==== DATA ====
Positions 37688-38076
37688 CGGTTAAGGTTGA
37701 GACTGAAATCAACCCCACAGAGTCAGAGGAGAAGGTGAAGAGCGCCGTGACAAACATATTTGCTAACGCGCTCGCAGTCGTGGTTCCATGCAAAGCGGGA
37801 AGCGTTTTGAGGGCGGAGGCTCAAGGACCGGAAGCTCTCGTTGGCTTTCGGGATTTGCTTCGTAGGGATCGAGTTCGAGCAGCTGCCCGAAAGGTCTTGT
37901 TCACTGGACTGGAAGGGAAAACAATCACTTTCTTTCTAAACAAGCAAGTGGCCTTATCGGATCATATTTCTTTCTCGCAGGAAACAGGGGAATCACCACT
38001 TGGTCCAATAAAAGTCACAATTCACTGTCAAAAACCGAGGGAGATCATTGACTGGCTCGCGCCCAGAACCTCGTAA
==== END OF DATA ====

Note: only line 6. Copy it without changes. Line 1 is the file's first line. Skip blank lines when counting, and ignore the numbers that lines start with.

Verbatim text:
38001 TGGTCCAATAAAAGTCACAATTCACTGTCAAAAACCGAGGGAGATCATTGACTGGCTCGCGCCCAGAACCTCGTAA